On Friday, J.P. Cooney, the Chief of DoJ’s Public Fraud and Corruption Section, sent a memorandum to Michael Bromwich, Andrew McCabe’s lawyer, stating that “the Government has decided not to pursue criminal charges” against McCabe stemming from a referral from the DoJ inspector general in 2018 concerning illegal leaks to the media and lying about it.

That decision has generated much consternation among independent journalists and conservative commentators, as the public evidence was pretty clear that McCabe committed the acts of which he was accused (he even ADMITTED to FBI investigators that he lied to them multiple times!). Just to review, DoJ IG found that McCabe lied multiple times – including at least three times under oath – on 31 Oct 2016, 9 May 2017, 28 July 2017, and 27 Nov 2017. McCabe also blamed two FBI Executives (the head of the Washington Field Office & the Head of the New York Field Office) for his own leaks.

What are the possibilities in explaining that decision? There are several that have been bandied about since the decision was announced. Let’s make a deal:

Door #1. The prosecutors assigned to the case were corrupt and only half-heartedly presented evidence to the grand jury, which failed to deliver an indictment. The pessimists – and gaslighters – are sure that this is the reason since the evidence on the public record alone was so apparently damning.

Door #2. The prosecutors presented the evidence in good faith, but the DC-area grand jury (filled with politically-aware Democrats as they all are) simply refused to indict a demonstrably high-profile anti-Trump figure like McCabe. This is a troubling possibility, but one could simply point to the trial jury in Greg Craig’s trial as evidence of similar political taint in DC-area juries. That fact would explain AG Barr’s decision to move politically-charged cases outside DC, as well as to initiate external reviews of a few ongoing cases in the US attorney’s office in DC.

Door #3. For whatever reason, the prosecutors could not get an indictment and decided to let the departmental sanctions against McCabe ride as sufficient punishment. That might seem like a pretty weak option, but a friend of mine with deep connections in federal law enforcement weighed in with supporting rationale that makes a lot of sense.

In his opinion,

McCabe broke departmental guidelines more than clearly violating the perjury statute.

As a former whistleblower myself, I can attest to the fact that not being truthful to an IG is a “misstatement of fact,” not criminal perjury. If I gave the IG a purposeful misstatement, I could not have been in jeopardy of perjury. Federal IGs are not federal law enforcement (LE) when acting in an IG role even if they’re credentialed LE. IGs don’t do criminal investigations; they investigate agency regulation violations. If they suspect criminal violations, those are referred to jurisdictional LE. McCabe violated agency policy, including misstatements of fact, and was severely sanctioned with termination for cause, loss of all pay and benefits, and loss of pension. Not a wrist slap by any means. Even the folks that I got fired kept their retirements.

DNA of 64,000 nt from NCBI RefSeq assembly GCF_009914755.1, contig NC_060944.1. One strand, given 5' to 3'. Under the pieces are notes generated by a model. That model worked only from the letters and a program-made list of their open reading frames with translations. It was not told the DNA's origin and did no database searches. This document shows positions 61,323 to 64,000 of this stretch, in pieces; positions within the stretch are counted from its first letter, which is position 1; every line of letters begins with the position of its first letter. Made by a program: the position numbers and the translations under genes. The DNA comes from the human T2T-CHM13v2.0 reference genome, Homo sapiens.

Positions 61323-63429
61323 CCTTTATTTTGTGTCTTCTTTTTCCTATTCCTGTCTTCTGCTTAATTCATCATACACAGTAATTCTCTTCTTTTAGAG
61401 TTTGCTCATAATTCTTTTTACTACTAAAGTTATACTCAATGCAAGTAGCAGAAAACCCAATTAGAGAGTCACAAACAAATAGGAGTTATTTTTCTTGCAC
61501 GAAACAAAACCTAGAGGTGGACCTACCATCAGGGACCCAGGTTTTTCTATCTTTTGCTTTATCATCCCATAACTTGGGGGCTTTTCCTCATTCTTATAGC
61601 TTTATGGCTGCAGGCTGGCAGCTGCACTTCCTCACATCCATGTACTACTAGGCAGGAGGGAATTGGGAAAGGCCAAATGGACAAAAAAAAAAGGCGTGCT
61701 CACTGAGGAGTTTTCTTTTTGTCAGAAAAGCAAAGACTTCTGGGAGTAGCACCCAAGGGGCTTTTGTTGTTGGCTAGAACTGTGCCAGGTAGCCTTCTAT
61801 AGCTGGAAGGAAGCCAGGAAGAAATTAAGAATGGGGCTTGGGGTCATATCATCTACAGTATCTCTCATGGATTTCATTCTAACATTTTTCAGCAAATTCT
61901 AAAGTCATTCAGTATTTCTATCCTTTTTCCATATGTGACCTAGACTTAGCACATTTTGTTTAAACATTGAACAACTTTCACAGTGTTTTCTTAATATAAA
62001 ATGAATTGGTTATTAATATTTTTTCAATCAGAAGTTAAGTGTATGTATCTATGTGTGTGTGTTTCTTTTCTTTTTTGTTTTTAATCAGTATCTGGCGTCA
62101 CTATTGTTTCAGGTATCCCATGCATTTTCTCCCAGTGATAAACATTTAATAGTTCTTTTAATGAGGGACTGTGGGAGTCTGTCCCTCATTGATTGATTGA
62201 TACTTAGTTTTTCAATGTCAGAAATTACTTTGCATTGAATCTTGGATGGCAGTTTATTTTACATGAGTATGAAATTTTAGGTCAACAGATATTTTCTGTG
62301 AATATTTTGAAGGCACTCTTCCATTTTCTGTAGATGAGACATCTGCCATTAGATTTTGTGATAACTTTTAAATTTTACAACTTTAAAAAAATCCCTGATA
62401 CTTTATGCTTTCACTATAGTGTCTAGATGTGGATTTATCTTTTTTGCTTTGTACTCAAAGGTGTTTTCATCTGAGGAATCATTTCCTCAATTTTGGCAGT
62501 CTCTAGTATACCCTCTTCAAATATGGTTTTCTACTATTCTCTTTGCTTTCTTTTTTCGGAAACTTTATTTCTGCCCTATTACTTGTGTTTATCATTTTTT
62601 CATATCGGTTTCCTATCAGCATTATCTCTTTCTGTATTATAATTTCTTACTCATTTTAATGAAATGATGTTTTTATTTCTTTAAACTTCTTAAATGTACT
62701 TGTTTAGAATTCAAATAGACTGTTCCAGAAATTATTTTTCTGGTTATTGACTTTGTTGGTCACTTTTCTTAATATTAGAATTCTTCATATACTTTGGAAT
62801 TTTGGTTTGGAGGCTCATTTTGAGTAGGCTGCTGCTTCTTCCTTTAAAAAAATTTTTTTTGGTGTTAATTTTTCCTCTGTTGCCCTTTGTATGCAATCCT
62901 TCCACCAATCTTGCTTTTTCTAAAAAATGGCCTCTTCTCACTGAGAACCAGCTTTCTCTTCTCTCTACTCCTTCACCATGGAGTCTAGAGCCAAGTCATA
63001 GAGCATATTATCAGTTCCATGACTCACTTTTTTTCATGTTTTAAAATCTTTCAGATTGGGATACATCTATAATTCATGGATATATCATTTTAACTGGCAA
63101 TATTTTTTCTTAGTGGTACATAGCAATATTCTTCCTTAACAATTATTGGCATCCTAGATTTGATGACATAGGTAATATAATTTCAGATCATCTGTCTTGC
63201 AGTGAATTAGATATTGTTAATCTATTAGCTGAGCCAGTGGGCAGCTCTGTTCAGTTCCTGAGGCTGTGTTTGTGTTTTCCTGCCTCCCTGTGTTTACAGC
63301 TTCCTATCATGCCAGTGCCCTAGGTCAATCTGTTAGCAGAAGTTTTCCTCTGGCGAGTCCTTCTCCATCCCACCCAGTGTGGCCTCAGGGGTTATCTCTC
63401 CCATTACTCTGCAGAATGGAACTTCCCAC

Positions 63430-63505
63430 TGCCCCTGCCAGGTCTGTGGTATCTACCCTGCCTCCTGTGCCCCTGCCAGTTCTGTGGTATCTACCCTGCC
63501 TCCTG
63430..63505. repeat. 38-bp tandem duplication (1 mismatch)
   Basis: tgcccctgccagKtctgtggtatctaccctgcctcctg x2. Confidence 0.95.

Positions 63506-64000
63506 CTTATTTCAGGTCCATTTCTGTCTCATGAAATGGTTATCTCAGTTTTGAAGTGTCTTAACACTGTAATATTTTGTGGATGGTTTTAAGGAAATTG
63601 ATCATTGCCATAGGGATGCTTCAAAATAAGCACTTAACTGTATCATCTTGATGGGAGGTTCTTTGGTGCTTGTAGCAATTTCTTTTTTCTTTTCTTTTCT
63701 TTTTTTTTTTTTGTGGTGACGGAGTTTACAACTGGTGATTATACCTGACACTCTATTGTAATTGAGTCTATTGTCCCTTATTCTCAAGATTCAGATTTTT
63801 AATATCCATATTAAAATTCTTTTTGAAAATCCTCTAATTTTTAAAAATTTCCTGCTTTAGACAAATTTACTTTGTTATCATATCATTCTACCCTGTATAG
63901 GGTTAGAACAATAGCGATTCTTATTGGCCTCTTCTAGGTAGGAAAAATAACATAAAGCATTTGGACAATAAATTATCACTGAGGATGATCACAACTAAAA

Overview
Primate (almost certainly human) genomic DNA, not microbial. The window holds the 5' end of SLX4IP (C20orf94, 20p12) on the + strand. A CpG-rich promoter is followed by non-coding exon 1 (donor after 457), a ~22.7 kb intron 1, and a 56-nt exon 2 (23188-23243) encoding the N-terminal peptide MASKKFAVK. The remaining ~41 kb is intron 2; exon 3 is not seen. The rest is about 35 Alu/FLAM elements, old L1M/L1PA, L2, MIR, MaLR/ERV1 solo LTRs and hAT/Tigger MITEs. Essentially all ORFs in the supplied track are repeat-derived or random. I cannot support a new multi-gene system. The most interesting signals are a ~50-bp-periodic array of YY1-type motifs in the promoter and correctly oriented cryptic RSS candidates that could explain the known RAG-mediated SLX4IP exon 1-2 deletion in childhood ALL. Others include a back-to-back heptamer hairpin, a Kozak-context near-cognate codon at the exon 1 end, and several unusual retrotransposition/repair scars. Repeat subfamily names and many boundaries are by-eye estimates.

Lastly, if McCabe was indicted and convicted, as a first offender, he’d likely get probation and have retained his pension. The agency sanction is worse; which is likely why Sessions went that route.

I believe Door #3 is the correct assessment, and that no DC-area grand jury was going to indict the high-profile McCabe.

McCabe and his lawyer were quick to bray their know-it-all condescension that this decision was inevitable. McCabe chose to spin the whole case as “political retribution” in line with the Democrats’ current strategy to paint AG Barr’s DoJ as “hopelessly subservient to President Trump’s political interests.” Here is a quote from McCabe on CNN on Friday: “The pursuit of political enemies and the use of the political justice system and criminal investigations to exact some sort of revenge on those political enemies is not something that should be happening in the United States.”

Whatever. Those are pretty brave words coming from a man who still faces serious legal jeopardy for signing off on at least one of those false FISA warrant applications on Carter Page. It will be a lot easier to indict him for defrauding the Foreign Intelligence Surveillance Court since his signature is on one of those applications than it apparently was in convincing a DC-area grand jury that his “misstatement of facts” was indeed perjury.

Oh, and the Spygate grand jury is likely to be up and running in Connecticut, not DC, Andrew. Good luck with that (not).

The end.

Stu Cvrk
Stu Cvrk served 30 years in the US Navy in a variety of active and reserve capacities, with considerable operational experience in the Middle East and the Western Pacific. An oceanographer and systems analyst through education and experience, Stu is a graduate of the US Naval Academy where he received a classical liberal education which serves as the key foundation for his political commentary. He threads daily on Twitter on a wide range of political, military, foreign policy, government, economics, and world affairs topics.
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